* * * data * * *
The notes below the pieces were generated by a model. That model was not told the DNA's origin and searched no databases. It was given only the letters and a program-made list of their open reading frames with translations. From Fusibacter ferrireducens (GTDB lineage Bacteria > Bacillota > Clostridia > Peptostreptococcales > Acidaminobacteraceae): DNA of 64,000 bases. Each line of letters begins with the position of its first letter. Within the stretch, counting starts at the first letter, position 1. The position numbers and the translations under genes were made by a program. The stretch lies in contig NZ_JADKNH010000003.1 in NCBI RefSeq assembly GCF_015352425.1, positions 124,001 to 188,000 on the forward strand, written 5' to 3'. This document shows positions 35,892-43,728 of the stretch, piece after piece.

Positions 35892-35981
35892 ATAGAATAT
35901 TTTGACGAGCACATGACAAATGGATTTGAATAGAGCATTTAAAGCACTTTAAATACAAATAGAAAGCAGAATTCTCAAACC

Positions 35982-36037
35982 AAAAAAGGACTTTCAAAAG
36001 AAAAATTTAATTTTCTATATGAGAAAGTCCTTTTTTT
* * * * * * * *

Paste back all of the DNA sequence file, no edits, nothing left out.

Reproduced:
The notes below the pieces were generated by a model. That model was not told the DNA's origin and searched no databases. It was given only the letters and a program-made list of their open reading frames with translations. From Fusibacter ferrireducens (GTDB lineage Bacteria > Bacillota > Clostridia > Peptostreptococcales > Acidaminobacteraceae): DNA of 64,000 bases. Each line of letters begins with the position of its first letter. Within the stretch, counting starts at the first letter, position 1. The position numbers and the translations under genes were made by a program. The stretch lies in contig NZ_JADKNH010000003.1 in NCBI RefSeq assembly GCF_015352425.1, positions 124,001 to 188,000 on the forward strand, written 5' to 3'. This document shows positions 35,892-43,728 of the stretch, piece after piece.

Positions 35892-35981
35892 ATAGAATAT
35901 TTTGACGAGCACATGACAAATGGATTTGAATAGAGCATTTAAAGCACTTTAAATACAAATAGAAAGCAGAATTCTCAAACC

Positions 35982-36037
35982 AAAAAAGGACTTTCAAAAG
36001 AAAAATTTAATTTTCTATATGAGAAAGTCCTTTTTTT